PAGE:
Friday 30 July 2021

Balearic Shearwaters

 Dungeness - cool, showery, SSW6 - 0945-1100hrs - Joined MC and CP in the hide this morning for a seawatch with a big sea being whipped up by a fast moving low pressure weather system off the Atlantic. No surprise then that the first Balearic Shearwaters of the season were recorded moving effortlessly westwards; 17 in total (MC), including six while I was there. Also noted a steady flow of Gannets, a few Sandwich and Common Terns, Fulmars, Kittiwakes, Common Scoters and my first Arctic Skua of autumn, plus several Porpoises and a Grey Seal. Thousands of Swifts were also on the move south and west across the peninsula today, along with hundreds of Sand Martins over Burrowes  and ARC pits where the strong wind forced most other birds to take shelter. However, from the access road a flock of 100 Lapwings landed on the shingle ridges with the gulls and an adult Cattle Egret flew amongst the stock on the Boulderwall fields after being flushed by a male Marsh Harrier.

                                  Gulls and terns roosting at high tide, Greatstone

Elsewhere around Lade this week Mediterranean Gulls have been much in evidence on the bay with up to 30 birds amongst hundreds of Black-headed Gulls and a few Sandwich Terns. Small parties of adult Dunlins and Sanderlings have passed through along with single figures of Ringed Plovers and Redshanks, while the Curlew flock remains at 200 plus. Yesterday morning we checked out the Dunes Road area at Greatstone where 15 Med Gulls were by the dung heap and 10 more by the dump. Also of note was a Bullfinch, plus two White-letter Hairstreaks in a sun-trap by the railway crossing amongst elm regrowth along with a collection of Red Admirals, Painted Ladies, Hedge Browns and a Comma.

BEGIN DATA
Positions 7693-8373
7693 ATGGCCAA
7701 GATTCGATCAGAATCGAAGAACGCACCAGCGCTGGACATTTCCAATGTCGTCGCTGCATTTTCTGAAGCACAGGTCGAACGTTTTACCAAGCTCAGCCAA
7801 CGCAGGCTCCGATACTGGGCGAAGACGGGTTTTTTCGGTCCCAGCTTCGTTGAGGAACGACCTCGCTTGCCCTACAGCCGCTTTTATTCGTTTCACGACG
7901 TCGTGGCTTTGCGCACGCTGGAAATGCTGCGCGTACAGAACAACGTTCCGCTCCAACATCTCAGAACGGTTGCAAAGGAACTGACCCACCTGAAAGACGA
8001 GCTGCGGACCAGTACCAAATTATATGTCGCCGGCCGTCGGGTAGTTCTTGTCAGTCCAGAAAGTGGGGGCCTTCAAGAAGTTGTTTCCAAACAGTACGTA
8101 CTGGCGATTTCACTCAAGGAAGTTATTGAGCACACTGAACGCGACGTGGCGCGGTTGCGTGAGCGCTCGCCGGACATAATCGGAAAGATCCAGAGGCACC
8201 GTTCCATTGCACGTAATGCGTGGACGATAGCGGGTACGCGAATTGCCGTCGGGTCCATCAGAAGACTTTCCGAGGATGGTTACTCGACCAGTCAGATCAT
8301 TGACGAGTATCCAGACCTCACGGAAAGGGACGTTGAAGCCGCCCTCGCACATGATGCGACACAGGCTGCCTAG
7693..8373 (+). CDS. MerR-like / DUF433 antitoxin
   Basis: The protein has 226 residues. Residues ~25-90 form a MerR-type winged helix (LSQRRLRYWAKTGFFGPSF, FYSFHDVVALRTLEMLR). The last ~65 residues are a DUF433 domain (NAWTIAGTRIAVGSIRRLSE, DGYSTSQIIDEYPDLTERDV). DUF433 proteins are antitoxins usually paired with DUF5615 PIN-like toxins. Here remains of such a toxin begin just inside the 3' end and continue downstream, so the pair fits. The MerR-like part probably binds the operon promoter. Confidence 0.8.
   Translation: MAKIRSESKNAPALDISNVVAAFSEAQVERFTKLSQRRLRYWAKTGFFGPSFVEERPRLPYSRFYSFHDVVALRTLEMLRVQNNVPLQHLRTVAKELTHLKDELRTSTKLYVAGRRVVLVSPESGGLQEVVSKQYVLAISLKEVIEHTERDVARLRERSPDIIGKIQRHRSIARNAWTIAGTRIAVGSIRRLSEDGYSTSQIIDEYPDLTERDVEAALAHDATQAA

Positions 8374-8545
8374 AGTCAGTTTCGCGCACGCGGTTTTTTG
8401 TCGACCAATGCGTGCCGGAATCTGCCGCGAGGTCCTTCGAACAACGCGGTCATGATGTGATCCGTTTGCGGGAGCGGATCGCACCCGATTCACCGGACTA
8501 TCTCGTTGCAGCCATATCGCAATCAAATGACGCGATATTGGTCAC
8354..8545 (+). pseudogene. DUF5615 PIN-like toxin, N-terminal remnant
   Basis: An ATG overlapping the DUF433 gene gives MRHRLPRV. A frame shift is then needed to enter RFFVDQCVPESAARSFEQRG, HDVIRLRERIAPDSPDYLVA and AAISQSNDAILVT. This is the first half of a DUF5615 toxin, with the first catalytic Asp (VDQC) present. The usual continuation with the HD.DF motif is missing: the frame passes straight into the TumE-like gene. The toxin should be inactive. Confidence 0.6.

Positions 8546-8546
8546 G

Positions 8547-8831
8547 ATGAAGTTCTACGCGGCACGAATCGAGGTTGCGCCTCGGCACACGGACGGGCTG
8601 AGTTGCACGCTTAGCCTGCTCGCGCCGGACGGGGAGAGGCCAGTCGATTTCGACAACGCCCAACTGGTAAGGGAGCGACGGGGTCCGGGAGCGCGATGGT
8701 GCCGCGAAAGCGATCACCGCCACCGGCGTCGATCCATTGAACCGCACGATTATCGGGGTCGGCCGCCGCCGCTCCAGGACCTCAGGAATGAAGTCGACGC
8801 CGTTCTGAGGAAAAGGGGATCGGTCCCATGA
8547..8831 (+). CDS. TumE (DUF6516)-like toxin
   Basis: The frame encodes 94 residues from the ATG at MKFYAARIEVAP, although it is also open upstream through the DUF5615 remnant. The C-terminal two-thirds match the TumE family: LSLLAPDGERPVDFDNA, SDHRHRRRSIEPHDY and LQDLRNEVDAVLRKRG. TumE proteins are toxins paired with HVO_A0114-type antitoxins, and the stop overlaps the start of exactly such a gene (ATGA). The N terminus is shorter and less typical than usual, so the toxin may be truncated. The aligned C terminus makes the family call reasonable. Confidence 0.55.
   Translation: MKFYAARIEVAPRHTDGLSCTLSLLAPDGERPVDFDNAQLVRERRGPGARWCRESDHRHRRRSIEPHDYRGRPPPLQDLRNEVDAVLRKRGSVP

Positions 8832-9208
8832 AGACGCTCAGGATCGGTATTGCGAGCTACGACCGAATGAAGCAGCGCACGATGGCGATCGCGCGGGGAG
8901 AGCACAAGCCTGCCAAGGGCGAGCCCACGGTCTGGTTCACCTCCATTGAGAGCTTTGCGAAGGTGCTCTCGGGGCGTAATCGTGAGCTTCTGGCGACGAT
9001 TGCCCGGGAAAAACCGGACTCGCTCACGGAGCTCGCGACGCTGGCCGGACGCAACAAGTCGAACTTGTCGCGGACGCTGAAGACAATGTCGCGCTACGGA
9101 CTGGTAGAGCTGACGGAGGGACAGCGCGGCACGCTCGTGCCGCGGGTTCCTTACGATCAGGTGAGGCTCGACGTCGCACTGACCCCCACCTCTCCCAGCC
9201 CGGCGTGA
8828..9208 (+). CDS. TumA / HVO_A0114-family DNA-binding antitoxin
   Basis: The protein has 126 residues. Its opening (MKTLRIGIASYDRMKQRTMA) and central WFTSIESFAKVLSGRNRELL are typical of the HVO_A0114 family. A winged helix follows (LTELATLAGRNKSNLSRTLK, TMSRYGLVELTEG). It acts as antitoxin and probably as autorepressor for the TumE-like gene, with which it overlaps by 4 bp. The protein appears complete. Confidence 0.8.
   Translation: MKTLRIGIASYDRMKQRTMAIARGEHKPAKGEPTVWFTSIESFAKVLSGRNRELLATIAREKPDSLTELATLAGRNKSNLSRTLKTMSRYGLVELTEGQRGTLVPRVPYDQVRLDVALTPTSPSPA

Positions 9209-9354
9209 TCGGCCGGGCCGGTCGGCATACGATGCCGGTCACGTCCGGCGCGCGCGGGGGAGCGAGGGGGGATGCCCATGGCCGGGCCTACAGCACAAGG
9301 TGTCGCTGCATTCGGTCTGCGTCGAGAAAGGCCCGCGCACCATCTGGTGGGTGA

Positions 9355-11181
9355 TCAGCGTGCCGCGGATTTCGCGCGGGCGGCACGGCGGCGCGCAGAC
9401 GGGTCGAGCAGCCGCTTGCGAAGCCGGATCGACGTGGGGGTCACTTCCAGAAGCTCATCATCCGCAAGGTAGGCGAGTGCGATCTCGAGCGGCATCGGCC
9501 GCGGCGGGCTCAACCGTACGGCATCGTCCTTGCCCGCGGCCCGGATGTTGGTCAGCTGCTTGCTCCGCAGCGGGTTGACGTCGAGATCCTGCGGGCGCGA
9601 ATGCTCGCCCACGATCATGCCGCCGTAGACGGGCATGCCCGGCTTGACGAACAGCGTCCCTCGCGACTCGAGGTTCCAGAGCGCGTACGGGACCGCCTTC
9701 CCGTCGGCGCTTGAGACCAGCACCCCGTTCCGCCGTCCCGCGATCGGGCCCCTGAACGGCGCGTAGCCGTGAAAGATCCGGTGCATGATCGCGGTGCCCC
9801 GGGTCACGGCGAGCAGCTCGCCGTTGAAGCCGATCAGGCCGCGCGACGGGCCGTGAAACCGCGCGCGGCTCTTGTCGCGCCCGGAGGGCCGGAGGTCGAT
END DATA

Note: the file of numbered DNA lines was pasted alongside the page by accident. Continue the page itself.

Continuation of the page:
Chris Packham - The walk that made me - For someone who doesn`t watch that much telly I can honestly say that this was one of the most poignant and moving programmes I`ve ever watched, and one that will resonate with many people in these trouble times we are living through. If you`ve got a spare hour, a highly recommended watch and available on catch-up on the BBC i player. 

Sunday 25 July 2021

Gypsy Moth

 Lade - warm, dry, sunny, light airs - Another humid night that delivered good numbers of common moths in the garden trap, plus the first Box-tree Moth of summer, another battered Sussex Emerald and, new for the trap site, a male Gypsy Moth. On the bay this morning on the incoming tide a notable count of 260 Curlews and 40 Dunlins, followed by the monthly WeBS count on the lakes where Pochard topped out at 210 birds and Great Crested Grebe 28. This evening 15 Mediterranean Gulls and six Sandwich Terns on the sands amongst the usual gulls and waders.